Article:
Tobacco Farmers Turn to Contracts
CHARLOTTE, N.C. (Reuters) - The amount of U.S. tobacco grown under contract has exploded this year as tobacco companies seek stable supplies and growers abandon tobacco auctions in favor of guaranteed payments on their crop.
Across the flue-cured tobacco belt stretching from Virginia to Florida, an estimated 80 percent of the golden leaf will be grown under contract this summer, marking the end of an era in which auction warehouses handled virtually all tobacco sales.
And in the burley tobacco belt, warehouse owners expect contracting to account for at least 60 percent of production this year, threatening the viability of auction houses that form the cornerstone of the federal price-support program for the nation's tobacco farmers.
``We've had the program since 1941, and it protected them and their dads and their grand-dads on back,'' said Scott Althauser, leaf processing supervisor for the Burley Tobacco Growers Co-operative based in Lexington, Kentucky.
``But the auction process according to law is the only way we can offer price support right now,'' he said. ``Everybody still wants the program, (but) we feel like any type of contracting does limit its strength and could possibly lead to a weakening of the program.''
Flue-cured tobacco differs from burley in that a heating process is used to dry the leaf, whereas burley is air-dried.
A typical American cigarette, for example, consists mainly of flue-cured tobacco, with burley and other blends added to give it taste.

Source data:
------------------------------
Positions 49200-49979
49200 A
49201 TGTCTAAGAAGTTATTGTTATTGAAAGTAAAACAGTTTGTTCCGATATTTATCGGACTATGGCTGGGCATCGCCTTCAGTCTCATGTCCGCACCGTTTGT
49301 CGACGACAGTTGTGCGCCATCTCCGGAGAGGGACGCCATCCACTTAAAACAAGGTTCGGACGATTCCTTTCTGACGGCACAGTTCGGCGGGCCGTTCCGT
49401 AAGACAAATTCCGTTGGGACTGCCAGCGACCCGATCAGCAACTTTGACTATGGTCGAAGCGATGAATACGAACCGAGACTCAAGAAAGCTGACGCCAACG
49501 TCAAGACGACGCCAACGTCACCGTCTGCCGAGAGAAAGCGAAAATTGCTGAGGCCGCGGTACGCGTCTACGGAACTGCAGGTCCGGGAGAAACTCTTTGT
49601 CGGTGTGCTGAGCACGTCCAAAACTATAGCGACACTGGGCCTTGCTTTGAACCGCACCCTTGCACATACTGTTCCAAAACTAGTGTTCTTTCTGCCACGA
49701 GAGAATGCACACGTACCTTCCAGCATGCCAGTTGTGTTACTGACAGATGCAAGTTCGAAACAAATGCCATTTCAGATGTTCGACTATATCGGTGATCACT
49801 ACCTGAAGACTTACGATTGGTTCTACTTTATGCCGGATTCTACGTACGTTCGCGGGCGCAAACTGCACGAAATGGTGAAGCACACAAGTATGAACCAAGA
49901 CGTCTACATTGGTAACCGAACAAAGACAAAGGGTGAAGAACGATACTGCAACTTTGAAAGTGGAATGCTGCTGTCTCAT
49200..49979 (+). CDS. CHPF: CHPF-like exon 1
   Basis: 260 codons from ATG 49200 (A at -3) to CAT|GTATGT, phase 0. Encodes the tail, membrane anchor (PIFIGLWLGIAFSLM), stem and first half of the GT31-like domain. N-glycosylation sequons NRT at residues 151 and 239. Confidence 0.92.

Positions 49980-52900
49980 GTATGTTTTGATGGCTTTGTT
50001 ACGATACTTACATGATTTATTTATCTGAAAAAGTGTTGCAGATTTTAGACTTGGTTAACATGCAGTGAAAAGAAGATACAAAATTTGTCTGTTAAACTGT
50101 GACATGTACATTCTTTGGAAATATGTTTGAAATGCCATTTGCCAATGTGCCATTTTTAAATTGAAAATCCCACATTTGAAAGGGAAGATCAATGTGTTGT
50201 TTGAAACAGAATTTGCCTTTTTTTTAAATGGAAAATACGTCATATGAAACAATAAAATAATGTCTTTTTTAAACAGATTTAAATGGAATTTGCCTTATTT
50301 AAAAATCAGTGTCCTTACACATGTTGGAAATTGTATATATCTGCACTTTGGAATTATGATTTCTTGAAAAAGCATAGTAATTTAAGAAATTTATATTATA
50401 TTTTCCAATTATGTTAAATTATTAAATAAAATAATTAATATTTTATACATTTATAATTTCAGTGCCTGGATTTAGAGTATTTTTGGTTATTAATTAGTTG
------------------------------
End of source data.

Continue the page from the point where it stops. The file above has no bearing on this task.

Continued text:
``THEY WERE ACTUALLY SCARED INTO IT...''
In the heart of the so-called Bright Belt of flue-cured tobacco producing states, the rural town of Smithfield, North Carolina could be considered ground zero in the explosive growth of contract farming and its impact on farming communities.
On a stretch of Smithfield's Brightleaf Boulevard, the Central Tobacco Exchange is being converted into a Philip Morris receiving center and two neighboring warehouses will open for auctions while two others, victims of plummeting sales, have been shuttered.
Next door to the Central exchange is the Farmers Tobacco Warehouse, which merged with a Goldsboro auction house in a bid to boost business. Its owner, Leroy Moore, said the surge in contracting is threatening the federal price-support program along with hundreds of jobs.
Under the tobacco program, production quotas and minimum prices are set by the government to balance supply and demand. Government-backed cooperatives buy up any unsold tobacco, storing and later selling it on the open market.
With most harvested tobacco set to bypass the auction houses this year for the first time, warehouse owners question whether the federal tobacco program can survive.
``It's very unfair for 80 percent of the people to contract and 20 percent to bear the burden of 100 percent of the system,'' Moore said. ``The only way that you can have a flue-cured market price support system is to have the auction system. If all the auction houses were to close, you could not have a price-support system.''